The television was on in the Hotel Mansoor foyer, CNN News and Al Jeezera playing as the second aircraft flew into the Twin Towers.
People were already talking. Not excitedly but in hushed, worried, tones. Somaliland may have had a decade of independent, relatively successful, development after declaring itself no longer in the Somalia emergent post the independence movements of the early 1960s. But, as far as people watching the unfurling news were concerned, Americans remembered Blackhawk down and Mogadishu, struggling to place Somalia/land and its nuances on a map when new weapons of retribution started flying.
Somalilanders, particularly capital dwellers, are urbane, regularly cosmopolitan with a Worldliness few other People can emulate. As the conversation switched between Somali and English, calls were already being made to check with relatives in the United States as to what was going on. I sat down on one of the three sofas making up the other sides of the square around the low coffee table in front of the flat screen television.
My friend and colleague, Jesper, walks behind me and jokes ‘I am going to phone the Boss and tell him he made a mistake contracting you if you are already watching TV at lunchtime, second day on the job’.
We had flown up to Hargeisa from Nairobi the previous day, I had started as the European Commission’s Liaison Officer Hargeisa on September 1st, Jesper was kindly introducing me to the government having sat in the chair for a couple of months before taking up his role within the Delegation itself. I was a local hire by the Commission; totally deniability if anything were to happen. The European Union, the Commission, was neither a leader nor a follower; we mirrored the Member States and so recognised Somaliland’s achievements but not its political call for statehood.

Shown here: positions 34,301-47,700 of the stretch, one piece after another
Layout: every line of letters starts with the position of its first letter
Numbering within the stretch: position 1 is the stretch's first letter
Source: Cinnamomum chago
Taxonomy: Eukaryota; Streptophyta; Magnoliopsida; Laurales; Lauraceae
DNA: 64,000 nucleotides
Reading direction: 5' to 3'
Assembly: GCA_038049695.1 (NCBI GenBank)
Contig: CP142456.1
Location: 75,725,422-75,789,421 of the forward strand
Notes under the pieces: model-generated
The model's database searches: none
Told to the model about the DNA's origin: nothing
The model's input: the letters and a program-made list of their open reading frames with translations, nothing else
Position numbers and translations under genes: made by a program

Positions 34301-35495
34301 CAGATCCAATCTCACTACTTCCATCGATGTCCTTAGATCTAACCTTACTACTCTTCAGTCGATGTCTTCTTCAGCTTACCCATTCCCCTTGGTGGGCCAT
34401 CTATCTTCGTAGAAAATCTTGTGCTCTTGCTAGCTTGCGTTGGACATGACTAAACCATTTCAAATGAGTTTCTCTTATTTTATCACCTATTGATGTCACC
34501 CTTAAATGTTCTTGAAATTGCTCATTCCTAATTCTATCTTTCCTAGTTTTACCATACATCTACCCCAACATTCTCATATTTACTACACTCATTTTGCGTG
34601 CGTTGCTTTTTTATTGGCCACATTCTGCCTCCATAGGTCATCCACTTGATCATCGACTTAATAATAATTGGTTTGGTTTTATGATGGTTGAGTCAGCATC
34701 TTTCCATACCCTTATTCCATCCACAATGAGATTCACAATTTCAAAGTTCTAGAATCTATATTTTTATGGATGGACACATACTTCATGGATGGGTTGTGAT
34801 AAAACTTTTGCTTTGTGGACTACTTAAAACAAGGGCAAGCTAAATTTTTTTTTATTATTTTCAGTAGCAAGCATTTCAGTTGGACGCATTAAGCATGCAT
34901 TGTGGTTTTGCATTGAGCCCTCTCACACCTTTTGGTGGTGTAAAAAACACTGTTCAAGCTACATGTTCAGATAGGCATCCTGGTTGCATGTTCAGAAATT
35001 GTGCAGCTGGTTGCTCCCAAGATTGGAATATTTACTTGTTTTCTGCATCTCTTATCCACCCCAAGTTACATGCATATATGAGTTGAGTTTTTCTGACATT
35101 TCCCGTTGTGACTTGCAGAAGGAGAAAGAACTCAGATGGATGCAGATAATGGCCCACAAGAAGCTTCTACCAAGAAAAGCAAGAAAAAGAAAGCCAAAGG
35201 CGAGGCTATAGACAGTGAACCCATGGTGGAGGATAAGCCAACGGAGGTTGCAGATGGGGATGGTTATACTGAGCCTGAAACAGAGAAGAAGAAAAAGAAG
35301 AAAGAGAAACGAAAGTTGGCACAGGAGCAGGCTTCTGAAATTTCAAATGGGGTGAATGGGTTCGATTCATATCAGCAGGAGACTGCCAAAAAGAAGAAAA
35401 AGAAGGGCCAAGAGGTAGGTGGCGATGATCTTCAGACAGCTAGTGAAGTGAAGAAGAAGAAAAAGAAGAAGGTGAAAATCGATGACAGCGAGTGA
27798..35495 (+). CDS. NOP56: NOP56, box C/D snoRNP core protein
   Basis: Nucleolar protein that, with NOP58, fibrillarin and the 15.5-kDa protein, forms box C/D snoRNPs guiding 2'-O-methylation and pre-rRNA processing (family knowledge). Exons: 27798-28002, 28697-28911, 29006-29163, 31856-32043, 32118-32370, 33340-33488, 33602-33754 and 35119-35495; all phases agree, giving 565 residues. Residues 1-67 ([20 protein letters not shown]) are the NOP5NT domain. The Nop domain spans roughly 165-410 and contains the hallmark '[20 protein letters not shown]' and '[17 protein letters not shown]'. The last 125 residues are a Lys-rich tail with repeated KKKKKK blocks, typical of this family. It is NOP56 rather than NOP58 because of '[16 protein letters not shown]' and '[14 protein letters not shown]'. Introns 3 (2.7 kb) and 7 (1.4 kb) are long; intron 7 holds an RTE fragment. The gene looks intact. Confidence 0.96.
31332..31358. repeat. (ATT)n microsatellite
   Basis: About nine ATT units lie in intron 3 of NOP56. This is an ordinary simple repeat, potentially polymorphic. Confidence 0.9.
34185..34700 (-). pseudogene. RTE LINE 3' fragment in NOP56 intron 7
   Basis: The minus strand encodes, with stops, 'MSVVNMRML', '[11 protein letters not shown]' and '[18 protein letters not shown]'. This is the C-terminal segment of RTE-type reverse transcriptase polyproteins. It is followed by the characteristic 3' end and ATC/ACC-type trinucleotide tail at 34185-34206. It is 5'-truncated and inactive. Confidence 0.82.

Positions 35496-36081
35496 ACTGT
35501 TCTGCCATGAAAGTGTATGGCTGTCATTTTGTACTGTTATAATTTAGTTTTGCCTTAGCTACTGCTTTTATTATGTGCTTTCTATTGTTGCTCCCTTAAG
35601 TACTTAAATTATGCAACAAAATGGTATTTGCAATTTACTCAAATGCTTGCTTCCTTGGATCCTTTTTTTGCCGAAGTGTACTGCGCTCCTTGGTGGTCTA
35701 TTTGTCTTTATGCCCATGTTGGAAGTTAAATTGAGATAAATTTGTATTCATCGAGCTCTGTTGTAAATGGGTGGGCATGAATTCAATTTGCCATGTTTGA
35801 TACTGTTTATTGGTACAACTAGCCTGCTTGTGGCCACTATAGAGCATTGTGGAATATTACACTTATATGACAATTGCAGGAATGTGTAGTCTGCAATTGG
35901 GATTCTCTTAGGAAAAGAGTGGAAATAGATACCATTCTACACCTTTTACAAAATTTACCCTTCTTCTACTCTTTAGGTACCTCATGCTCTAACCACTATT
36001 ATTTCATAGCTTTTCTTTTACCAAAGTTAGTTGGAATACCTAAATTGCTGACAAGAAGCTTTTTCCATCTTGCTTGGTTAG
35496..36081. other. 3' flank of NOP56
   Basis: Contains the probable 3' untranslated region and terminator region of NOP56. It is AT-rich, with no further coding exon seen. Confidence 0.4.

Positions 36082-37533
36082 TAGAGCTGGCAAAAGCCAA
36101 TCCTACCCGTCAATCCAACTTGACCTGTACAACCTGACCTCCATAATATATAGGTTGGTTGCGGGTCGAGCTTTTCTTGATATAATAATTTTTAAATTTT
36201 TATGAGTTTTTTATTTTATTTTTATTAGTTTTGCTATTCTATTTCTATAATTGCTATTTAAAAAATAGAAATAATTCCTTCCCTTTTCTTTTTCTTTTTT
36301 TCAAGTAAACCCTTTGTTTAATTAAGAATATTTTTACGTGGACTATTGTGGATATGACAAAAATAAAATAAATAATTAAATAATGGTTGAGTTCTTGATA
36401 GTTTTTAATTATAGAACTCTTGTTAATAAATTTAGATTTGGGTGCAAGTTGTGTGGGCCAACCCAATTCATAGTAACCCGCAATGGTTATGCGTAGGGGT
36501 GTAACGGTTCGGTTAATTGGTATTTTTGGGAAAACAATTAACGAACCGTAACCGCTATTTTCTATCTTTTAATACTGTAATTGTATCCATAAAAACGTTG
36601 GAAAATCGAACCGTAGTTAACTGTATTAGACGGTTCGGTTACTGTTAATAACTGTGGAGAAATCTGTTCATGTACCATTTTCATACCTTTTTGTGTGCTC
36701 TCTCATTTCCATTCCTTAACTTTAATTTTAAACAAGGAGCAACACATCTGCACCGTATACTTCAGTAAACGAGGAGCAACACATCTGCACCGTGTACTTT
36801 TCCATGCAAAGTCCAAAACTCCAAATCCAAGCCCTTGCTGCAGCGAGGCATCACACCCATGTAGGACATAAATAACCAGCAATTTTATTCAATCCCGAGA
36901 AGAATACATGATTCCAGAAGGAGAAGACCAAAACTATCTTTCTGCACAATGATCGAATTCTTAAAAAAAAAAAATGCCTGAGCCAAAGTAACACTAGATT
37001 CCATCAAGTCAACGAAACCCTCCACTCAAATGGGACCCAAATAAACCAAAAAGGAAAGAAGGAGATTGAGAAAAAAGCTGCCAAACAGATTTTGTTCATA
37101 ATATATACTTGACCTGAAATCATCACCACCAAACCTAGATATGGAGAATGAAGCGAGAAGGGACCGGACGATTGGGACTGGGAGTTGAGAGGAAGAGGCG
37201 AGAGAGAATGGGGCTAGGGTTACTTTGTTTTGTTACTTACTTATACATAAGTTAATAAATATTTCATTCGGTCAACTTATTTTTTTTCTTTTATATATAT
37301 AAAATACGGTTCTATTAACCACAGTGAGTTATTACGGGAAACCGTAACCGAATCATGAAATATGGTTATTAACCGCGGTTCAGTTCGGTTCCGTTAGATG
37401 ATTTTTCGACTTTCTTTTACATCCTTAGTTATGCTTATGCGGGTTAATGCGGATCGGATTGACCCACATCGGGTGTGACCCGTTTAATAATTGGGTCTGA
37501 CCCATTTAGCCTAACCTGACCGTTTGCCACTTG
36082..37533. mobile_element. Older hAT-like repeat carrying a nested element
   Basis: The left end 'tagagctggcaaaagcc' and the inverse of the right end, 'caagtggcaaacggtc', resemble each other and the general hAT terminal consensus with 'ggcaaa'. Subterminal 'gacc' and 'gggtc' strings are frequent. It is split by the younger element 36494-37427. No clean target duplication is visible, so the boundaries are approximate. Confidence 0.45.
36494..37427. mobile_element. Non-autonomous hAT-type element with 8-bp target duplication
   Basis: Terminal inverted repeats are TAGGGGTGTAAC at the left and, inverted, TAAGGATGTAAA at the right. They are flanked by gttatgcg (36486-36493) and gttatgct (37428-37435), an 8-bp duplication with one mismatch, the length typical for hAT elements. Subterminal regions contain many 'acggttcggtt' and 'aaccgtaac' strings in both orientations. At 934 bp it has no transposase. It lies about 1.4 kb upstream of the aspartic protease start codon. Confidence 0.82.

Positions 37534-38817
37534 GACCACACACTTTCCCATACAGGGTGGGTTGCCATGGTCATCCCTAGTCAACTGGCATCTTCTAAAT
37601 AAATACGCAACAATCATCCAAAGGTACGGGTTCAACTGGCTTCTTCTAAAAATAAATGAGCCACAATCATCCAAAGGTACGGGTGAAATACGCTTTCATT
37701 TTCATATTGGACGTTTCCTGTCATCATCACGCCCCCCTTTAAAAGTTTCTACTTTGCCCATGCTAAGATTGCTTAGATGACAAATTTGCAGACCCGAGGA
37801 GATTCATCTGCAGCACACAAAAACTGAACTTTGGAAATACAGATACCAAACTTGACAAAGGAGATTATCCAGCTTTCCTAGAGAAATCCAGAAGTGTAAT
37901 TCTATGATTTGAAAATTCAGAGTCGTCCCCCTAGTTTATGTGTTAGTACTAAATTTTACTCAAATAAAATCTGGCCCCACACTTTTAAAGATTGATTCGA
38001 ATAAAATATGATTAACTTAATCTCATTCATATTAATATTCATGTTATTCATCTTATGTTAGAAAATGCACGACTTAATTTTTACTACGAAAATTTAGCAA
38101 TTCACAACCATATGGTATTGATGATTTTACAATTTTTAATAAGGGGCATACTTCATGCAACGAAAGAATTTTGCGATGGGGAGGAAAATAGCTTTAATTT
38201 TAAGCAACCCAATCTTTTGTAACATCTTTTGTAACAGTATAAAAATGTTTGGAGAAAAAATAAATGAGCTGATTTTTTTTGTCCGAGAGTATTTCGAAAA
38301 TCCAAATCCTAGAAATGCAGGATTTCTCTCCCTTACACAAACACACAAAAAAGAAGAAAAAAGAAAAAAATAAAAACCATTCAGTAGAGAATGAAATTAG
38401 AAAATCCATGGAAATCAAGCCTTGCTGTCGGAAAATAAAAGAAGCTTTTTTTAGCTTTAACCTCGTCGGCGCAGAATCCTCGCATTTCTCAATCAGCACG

‘Jesper, better sit down and see this. Think our afternoon is about to change as terrorists have flown aircraft into the World Trade Center New York.’
Questions swiftly developed as to the implications. Somalilanders knew there would be reactions to these terrorist acts probably resulting with the innocent finding themselves in the path of intelligence manipulated by popularist agendas. Terrorists claiming to bomb based on Islam would swiftly create political rhetoric against any Muslim. Somalia, sadly by implication, Somaliland, would be in-line for American retribution.
We started to ask about list of all EU contractors in Somaliland? Were they EU citizens? Were we able to look at all Member State citizens? A daunting task given Somalilanders have long been travellers; a trait exacerbated by Barre’s destruction of people and places in the late 1980s killing many, see Pulitzercenter Somaliland’s Forgotten Genocide, and causing far more to flee for their lives. We ran into the racist elements appearing in so many guises. Some were already seeking to justify inaction because the tone of skin seemingly changed obligations to the colour of the passport. Legal requirements if we were asked to take all EU nationals out of what was seen as a fragile place where further extremists’ actions could follow in a concerted set of actions.